We knew a growing number of people wanted to shop around for affordable mammograms, MRI's and other procedures. But it was nearly impossible to discover the costs. As part of our project, called #PriceCheck, we invited you to share what you paid for certain procedures. In the process, we began building a database of health costs.
Yesterday, the California State Senate Committee on Health picked up that conversation.
During a hearing in the state Capitol, doctors, researchers and consumers told the lawmakers that despite the federal health care law, health costs are still a barrier to care.
Deductibles as deterrents
More Californians now have high-deductible health plans, Health Access Executive Director Anthony Wright told the legislators. The unintended consequence of this, he said, is people are reducing both unnecessary - and necessary - health care, because they can't shoulder a large share of their bill.
High deductibles, as well as high premiums and co-pays, "serve as a deterrent for people accessing health care," he said. (Impatient reported on this phenomenon last week.)
This situation is compounded by the fact that many people who are newly insured with cheaper higher-deductible plans "don't have a lot of experience with the intricacies of the health care system," said Neeraj Sood, director of research for USC's Schaeffer Center for Health Policy & Economics.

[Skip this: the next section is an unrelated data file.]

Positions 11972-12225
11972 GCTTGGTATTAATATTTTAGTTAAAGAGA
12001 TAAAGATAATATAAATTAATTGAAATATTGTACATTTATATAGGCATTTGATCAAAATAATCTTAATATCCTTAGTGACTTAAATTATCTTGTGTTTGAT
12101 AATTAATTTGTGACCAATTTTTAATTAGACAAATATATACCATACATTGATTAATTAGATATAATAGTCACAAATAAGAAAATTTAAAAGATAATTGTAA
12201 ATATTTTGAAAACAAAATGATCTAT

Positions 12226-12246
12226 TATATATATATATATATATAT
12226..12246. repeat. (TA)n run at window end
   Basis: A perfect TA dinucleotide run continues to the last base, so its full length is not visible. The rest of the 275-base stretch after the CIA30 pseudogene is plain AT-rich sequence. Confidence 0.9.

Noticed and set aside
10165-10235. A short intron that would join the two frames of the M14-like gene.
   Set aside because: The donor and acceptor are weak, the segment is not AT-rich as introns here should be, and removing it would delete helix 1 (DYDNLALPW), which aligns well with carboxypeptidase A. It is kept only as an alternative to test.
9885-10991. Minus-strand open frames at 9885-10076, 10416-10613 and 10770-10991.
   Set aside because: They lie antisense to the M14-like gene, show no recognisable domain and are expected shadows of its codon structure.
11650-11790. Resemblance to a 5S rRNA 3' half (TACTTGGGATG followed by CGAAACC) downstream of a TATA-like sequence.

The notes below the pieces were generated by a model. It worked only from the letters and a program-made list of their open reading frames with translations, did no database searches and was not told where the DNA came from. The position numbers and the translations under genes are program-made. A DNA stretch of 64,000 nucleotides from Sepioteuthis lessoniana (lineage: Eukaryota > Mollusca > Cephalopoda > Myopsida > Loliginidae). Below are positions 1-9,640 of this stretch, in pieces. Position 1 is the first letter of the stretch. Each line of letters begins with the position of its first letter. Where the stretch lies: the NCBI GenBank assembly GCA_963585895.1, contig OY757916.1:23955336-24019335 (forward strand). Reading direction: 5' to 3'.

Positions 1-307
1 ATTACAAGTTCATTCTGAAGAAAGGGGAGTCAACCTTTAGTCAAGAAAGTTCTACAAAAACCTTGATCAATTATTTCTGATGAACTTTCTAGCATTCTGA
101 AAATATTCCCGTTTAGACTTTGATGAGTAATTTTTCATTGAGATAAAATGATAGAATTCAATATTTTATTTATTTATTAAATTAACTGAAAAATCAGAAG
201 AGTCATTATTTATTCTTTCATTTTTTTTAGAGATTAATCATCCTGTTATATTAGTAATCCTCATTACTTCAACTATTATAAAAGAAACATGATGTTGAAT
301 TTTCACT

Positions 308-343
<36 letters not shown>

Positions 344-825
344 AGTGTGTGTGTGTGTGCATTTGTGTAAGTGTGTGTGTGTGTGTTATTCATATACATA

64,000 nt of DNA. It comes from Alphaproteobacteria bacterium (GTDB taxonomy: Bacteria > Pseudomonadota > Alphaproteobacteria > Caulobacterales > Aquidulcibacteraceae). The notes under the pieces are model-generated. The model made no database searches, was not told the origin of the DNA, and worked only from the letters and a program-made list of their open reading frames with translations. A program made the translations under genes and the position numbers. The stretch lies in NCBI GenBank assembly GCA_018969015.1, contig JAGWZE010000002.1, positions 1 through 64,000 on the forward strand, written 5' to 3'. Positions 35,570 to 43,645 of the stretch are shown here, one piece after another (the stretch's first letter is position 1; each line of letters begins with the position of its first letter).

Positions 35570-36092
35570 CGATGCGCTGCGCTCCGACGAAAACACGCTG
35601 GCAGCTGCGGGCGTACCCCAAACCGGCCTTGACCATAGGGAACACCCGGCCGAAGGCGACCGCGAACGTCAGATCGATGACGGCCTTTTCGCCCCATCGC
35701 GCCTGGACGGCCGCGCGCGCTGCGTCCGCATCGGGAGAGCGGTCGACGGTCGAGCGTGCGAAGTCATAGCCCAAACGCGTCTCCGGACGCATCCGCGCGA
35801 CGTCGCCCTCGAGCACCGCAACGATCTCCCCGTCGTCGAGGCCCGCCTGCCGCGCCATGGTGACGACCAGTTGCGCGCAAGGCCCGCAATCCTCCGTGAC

They might know that they should ask the price of a procedure, but patients are "intimidated to find out how much something is going to cost," he said.
Sood said he's heard that people can't afford their co-pays and deductibles, and are going into medical debt. And that's a problem both for patients and for doctors, who aren't getting paid.
'The Future is Here'
It was against this backdrop that our partner, Jeanne Pinder, founder and CEO of ClearHealthCosts.com, shared a more optimistic perspective: "The future is here," she told the committee. "People are actually shopping for health care."
She explained that hundreds and hundreds of people have shared their health costs with #PriceCheck. The reason?
"People are really upset" about the lack of cost transparency in the health care system, she said. "They want to talk about it and they want a way to make a difference."
For the most part, she said, it's women who are doing the bulk of this health care shopping. They're the ones making most health-related decisions - regarding reproductive health, kids' health, elder care - and they're the ones who are on board with searching for affordable health care, added Pinder.
If you're upset about health costs, we have more good news for you: Starting next month, we'll be joining with KQED and ClearHealthCosts.com to re-launch #PriceCheck. More details about that coming soon!
In the meantime, if you've paid an arm and a leg for a recent procedure, tell us about it in the comments section below, or e-mail us at Impatient@scpr.org. We're also continuing to collect stories about how your high-deductible health plan has affected your health care decisions.